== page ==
This study focused on K–12 students attending outreach activities (i.e. activities from STEM-based industry emphasizing applications of STEM content in the STEM field), with the main objective being to motivate students for a future career in STEM. Outreach activities can be regarded as environments that extend the regular in-class learning environment and that differ from regular environments in terms of several dimensions, such as autonomy, relevance and learning resources. To date, little research has been conducted on these types of learning environments. We followed a person-centred approach in identifying students’ motivational profiles and corresponding student groups in outreach activities, and in evaluating whether students with different profiles differ in their STEM-related attitudes and experience of outreach activities. Both quantitative and qualitative data were collected. Latent-profile analyses revealed four different motivational profiles: good-quality motivation, moderate-motivation, high-quantity motivation and low-quantity motivation. Students with a good-quality motivation reported significantly more favorable-attitudes towards a future career in STEM compared with the other groups, with content and personal relevance being key factors for students with this profile. This study provided support for adding outreach activities to the school learning environment.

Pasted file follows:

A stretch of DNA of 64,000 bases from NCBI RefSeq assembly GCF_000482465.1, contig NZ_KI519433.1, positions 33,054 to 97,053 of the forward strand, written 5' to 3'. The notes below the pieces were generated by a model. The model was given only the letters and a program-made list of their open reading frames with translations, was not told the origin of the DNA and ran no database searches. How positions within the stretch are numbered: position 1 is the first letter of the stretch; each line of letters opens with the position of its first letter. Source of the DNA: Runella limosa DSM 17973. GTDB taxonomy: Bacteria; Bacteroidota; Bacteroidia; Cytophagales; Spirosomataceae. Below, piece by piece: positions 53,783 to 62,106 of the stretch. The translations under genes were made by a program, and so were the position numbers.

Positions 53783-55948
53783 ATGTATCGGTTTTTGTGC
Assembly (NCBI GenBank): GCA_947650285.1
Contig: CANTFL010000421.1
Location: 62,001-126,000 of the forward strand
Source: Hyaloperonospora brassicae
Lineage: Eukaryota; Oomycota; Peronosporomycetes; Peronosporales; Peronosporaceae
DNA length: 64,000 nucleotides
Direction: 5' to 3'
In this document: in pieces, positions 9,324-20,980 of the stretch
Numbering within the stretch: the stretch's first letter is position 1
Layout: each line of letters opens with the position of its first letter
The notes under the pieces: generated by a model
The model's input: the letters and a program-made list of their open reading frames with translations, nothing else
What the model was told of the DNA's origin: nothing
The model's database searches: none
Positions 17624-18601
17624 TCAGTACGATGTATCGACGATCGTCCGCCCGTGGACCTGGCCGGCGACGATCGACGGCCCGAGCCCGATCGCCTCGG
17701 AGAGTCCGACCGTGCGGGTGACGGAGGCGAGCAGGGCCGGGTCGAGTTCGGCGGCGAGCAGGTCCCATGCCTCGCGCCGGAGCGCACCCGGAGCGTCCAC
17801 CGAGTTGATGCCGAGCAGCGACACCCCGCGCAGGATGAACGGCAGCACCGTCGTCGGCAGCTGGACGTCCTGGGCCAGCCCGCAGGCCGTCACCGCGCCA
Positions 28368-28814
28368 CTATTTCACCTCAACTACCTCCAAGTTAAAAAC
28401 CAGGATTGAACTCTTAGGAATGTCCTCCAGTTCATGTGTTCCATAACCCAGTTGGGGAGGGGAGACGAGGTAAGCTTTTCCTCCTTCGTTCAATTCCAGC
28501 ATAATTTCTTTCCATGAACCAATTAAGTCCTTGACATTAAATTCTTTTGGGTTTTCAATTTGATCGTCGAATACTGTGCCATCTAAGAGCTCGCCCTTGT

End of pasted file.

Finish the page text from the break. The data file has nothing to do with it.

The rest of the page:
- Motivation profiles
- Secondary education